Monday, November 9, 2009

How to Make Reed Diffusers

This article outlines step-by-step instructions for how to make your own reed diffuser using essential oils (or fragrance oils). Before you begin, you may want to look at the Reed Diffuser Oil Recipe.

What You Need to Make Your Own Reed Diffuser

Decide on a reed diffuser oil recipe and calculate how much of each ingredient, how many glass bottles (and what sizes), and how many diffuser reed sticks you'll need. Before you begin to make your reed diffuser, make sure you have everything you need.

Ingredients and Supplies You Need to Make a Reed Diffuser:

Essential oil(s) (You also may use fragrance oils.)
Dipropylene glycol, fragrance grade (DPGF) or reed diffuser base oil
Perfumer's alcohol (You may or may not need this.)
Diffuser reeds (Reeds should be a few inches taller than the bottle.)
Narrow neck glass bottle (Do not use plastic or metal containers.)
Some notes about choosing your reed diffuser ingredients: You may find it easiest to use a preformulated reed diffuser base oil rather than DPGF. Although it is possible to make reed diffusers using essential oils, you will get a more strongly fragrant diffuser using fragrance oils instead of essential oils. The ingredients you use to make a reed diffuser may be flammable.

How to Make a Reed Diffuser

1. Add essential oil (or fragrance oil) and fragrance grade dipropylene glycol to the glass bottle (read How to Make Reed Diffuser Oil for the right proportions, or use this Reed Diffuser Oil Recipe). Don't fill the bottle completely full. There must be enough space so that when you put in the diffuser reeds the liquid doesn't spill over the top.
2. Put the cap on the bottle and mix by gently turning the bottle upside down a few times.
3. Remove the cap and insert the diffuser reeds, fanning them out as shown in the photo above. It may take several hours for the oil to wick all the way up the reeds and diffuse the scent into the room. You can "refresh" your reed diffuser by flipping over the reed sticks every few weeks.

Troubleshooting Problems with Your Reed Diffuser

Problem: My reed diffuser oil isn't wicking up the reeds.

How to fix it: Make sure the diffuser sticks you used are reed. Bamboo or other types of wood won't wick the oil. If you're using recycled (i.e. used) reed sticks, you may need to discard them and use new reeds instead. Old, saturated reeds don't wick as well as new, unused reeds. It's best to start with new reeds rather than trying to recycle used ones.
If you're using new reed sticks and your oil isn't wicking, your reed diffuser oil may be too thick (viscous). If you think the oil is too thick, remove the reeds from the bottle and place them on a plate or other surface that won't be damaged by the oils. Add about 5% perfumer's alcohol to the bottle (i.e. if you have 5 oz of reed diffuser oil, you would add 0.25 oz perfumer's alcohol). Cap the bottle and mix gently. If after a day or so it's still not wicking well, you can try adding another 5% perfumer's alcohol.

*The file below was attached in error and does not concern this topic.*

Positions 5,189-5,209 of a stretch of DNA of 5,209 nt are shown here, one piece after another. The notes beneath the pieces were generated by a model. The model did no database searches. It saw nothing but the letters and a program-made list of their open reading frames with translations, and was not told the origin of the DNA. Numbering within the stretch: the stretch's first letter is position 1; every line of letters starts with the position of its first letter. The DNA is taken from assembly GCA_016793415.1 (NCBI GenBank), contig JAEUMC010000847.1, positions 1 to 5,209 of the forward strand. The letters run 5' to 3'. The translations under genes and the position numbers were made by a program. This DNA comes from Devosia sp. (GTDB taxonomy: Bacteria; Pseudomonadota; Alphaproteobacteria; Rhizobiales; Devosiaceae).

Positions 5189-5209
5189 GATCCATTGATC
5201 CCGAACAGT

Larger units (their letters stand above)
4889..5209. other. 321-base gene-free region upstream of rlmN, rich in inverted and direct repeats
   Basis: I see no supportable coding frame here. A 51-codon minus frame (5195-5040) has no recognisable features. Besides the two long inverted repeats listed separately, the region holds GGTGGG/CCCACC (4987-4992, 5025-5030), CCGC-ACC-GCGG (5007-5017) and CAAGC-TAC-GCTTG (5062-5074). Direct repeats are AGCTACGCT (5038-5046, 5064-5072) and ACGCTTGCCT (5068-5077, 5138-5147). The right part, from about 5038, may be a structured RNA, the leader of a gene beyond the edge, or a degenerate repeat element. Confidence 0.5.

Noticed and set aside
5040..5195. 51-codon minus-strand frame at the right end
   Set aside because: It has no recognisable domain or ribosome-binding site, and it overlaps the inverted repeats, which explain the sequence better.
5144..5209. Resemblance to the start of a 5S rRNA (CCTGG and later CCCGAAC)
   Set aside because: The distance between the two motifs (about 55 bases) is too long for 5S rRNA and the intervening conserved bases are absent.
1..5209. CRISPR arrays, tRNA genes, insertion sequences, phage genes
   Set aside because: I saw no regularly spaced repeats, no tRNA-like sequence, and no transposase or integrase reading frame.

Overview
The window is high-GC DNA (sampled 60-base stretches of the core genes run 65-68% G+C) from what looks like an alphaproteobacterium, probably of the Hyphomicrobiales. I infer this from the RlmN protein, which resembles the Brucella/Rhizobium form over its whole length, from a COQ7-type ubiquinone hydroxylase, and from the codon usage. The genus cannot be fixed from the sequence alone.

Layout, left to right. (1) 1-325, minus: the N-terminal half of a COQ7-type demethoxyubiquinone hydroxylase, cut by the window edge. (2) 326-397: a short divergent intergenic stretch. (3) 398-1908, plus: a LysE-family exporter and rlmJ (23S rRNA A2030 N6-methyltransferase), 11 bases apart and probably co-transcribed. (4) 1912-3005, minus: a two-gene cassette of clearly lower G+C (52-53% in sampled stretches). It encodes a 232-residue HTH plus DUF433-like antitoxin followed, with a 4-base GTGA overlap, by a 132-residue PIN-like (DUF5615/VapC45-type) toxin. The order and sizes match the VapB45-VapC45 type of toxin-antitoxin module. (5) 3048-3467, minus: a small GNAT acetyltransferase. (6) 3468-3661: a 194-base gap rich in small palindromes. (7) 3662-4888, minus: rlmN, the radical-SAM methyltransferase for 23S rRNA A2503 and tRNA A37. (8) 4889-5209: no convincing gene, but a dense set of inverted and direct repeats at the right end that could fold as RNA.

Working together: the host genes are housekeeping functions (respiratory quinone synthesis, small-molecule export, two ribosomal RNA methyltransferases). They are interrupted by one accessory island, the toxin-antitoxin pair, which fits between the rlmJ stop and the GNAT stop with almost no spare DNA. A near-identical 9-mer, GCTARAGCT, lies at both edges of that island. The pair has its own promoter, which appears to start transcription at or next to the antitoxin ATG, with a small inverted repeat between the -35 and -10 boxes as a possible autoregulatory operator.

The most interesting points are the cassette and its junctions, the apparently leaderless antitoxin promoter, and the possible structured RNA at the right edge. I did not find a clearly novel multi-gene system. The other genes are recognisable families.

Problem: My reed diffuser oil is wicking just fine, but the aroma is too weak.

How to fix it: Where is your reed diffuser placed? If it's in a corner of the room or tucked into a bookshelf, there may not be enough air movement around it to diffuse the scent into the room. Try placing your reed diffuser in a location closer to where people pass by, which will help move air past the reeds.
If your reed diffuser is in a good location but it's still not producing much scent, you can add more essential oil until your reed diffuser oil is 50% essential oil. If your reed diffuser oil is 50% essential oil and the scent is still too weak, you may need to try making a different essential oil blend with more strongly fragrant essential oils. Some essential oils are more volatile (i.e. evaporate more easily) than others, and essential oils vary in their perceived intensity. Choosing stronger and/or more volatile essential oils will make your reed diffuser more fragrant. Using synthetic fragrance oils instead of essential oils is another way to make your reed diffuser more strongly fragrant.

More Information About Reed Diffuser Ingredients

Read safety information for dipropylene glycol at More about dipropylene glycol fragrance grade at

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